E-Invoicing & the PEPPOL difference

Through the advent of e-commerce and trade through B2B and beyond – e-invoicing has become the common practice and essential aspect of all business-related transactions between suppliers, customers, and businesses. There are certain caveats that are required for it to be permissible as a digitised invoice document, the invoice data for instance has to be issued in Electronic Data Interchange (EDI) or XML formats and be issued using an internet-based webform. The e-invoice should also contain data from a supplier that is able to be integrated into the purchasers Account Payable system without requiring input from the administrator.

The PEPPOL difference

As you can already tell, this can already be causing headaches for businesses who have the notion of engaging in B2B transactions across borders. PEPPOL has revolutionised and streamlined the networking model for international transactions by effectively creating a universal language that is official and agreed upon by a slew of governing bodies and institutions.

A PEPPOL e-invoice through the open network is digitally created in a supplier’s financial sector and transmitted digitally to the receiver and processed automatically. The standardised PEPPOL format allows a singular ‘language’ of sorts for companies to adopt and use which creates less friction, ease of access and more importantly, opening more channels of communication.

Choosing the right solution

Now that we have a grasp on the revolutionary concept of PEPPOL and it’s utility for opening doors internationally and across borders, it’s time to begin the question of finding the right solution for your prospective business and to begin wondering if you’d like to be part of the future of e-commerce, or be left behind.

There are a variety of PEPPOL Access Points that are available for your specific needs and requirements, it all depends on the nature of your business and what that AP can provide. It should be noted that once you are connected to an AP, you have full access and ability to invoice and communicate with any other company that’s connected to the network.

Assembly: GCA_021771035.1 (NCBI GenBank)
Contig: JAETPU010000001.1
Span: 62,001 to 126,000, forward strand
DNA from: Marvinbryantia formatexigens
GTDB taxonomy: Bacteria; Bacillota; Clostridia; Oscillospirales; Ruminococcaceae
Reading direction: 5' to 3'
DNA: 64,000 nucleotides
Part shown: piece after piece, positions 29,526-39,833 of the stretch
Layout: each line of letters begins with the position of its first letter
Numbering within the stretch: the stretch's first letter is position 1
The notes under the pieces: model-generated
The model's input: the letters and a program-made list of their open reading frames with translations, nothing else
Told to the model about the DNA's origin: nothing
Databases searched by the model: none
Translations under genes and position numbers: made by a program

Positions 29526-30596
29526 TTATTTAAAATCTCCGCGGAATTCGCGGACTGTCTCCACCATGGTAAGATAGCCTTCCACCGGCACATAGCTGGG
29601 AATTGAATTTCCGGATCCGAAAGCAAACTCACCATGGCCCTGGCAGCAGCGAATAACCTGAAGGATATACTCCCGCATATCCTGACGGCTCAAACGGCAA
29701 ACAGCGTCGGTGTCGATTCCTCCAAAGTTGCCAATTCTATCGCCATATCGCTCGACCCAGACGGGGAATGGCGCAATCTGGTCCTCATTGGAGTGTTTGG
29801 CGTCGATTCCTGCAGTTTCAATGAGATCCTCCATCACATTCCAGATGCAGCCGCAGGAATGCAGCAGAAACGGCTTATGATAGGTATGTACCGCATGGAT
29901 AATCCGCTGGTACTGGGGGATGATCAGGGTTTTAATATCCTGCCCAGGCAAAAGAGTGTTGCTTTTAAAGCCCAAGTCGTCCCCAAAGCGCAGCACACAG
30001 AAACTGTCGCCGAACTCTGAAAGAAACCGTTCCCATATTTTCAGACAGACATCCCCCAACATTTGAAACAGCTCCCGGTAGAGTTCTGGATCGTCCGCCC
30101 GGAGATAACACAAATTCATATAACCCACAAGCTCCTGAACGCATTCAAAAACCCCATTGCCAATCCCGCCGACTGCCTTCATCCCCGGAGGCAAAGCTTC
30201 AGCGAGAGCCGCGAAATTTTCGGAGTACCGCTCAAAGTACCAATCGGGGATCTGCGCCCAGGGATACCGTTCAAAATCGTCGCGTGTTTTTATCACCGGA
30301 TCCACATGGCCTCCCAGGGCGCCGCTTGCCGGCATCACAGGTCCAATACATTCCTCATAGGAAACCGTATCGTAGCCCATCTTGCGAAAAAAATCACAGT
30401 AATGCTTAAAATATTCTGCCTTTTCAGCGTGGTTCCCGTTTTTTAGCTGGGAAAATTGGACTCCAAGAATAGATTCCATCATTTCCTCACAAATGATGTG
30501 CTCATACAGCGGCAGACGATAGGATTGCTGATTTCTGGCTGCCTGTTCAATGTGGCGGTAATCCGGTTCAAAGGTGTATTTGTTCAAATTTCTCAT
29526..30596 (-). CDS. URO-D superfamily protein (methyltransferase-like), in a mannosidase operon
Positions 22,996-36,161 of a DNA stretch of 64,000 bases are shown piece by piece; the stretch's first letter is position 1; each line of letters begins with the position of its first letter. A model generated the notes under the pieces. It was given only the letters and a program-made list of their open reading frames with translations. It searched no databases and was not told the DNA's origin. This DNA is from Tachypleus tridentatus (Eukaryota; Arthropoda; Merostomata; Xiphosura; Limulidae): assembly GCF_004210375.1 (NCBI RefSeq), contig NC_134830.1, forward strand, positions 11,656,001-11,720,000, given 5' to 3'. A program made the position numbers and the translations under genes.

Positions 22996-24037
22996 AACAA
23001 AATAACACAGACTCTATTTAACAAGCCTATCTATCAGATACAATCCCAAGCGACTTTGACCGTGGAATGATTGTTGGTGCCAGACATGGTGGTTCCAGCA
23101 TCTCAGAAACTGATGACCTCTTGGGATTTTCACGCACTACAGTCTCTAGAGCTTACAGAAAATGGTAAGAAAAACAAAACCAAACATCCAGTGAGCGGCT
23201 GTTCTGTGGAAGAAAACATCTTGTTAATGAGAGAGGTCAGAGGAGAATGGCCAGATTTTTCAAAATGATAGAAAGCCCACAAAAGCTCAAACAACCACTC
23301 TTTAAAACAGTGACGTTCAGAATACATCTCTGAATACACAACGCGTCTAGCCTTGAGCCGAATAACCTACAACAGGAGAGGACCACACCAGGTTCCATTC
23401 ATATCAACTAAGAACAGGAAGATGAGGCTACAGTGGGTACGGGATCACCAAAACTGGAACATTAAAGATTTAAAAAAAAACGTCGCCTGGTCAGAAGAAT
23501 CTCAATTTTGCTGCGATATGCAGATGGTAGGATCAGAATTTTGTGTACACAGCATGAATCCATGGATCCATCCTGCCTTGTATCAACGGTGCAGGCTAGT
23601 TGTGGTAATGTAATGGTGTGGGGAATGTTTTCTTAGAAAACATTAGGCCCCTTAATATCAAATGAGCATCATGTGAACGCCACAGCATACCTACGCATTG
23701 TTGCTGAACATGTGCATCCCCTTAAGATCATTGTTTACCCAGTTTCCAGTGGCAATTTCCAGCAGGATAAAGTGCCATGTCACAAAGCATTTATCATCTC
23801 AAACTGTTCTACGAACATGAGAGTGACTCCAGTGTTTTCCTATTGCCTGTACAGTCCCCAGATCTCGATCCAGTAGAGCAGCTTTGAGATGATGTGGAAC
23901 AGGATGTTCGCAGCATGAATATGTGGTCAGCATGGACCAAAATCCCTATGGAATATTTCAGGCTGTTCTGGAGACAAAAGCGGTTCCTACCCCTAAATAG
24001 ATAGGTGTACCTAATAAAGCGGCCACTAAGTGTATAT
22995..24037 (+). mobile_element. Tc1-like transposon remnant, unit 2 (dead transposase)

Some universally admired examples have been with sites mentioned already, which have effectively become APs with all the bells and whistles you could hope to have. Their e-invoicing platform has an already established network with PEPPOL and can automatically translate an invoice through the PEPPOL standard to any other connected company. They also have a handy search engine built in-site for you to determine your prospective business partners to see if it’s viable to trade with them straight away.

Seeing as government entities have already adopted the PEPPOL format, it seems rudimentary to not be on the same bandwagon. There are collectively hundreds of APs that are suited for different types of business models and entities. Many will offer the scope of connectivity but like any entity, they have their pros and cons. The importance of communicative ease and openness for communicative channels to be established is a vital aspect to consider regardless of business type as they will be a representative of sorts for you and your prospective B2B recipients.

Other factors to consider when looking for a PEPPOL AP include their willingness to adapt with the new technologies and maintain a high standard with their updates and connectivity. An added layer of confidence stems from an effective and demonstratable sense of security for the network that will be housing your AP for the duration of your business. While the network is secure, the AP should also have a level of safety with it’s own systems.

It’s time for you and your business to enter the e-commerce world and become part of the future.

Samantha Rigby
Samantha Rigby
Samantha is the head of content, lifestyle and entrepreneurial columnist for Best in Australia. She is also a contributor to Forbes and SH. Prior to joining the Best in Au, she was a reporter and business journalist for local newspapers.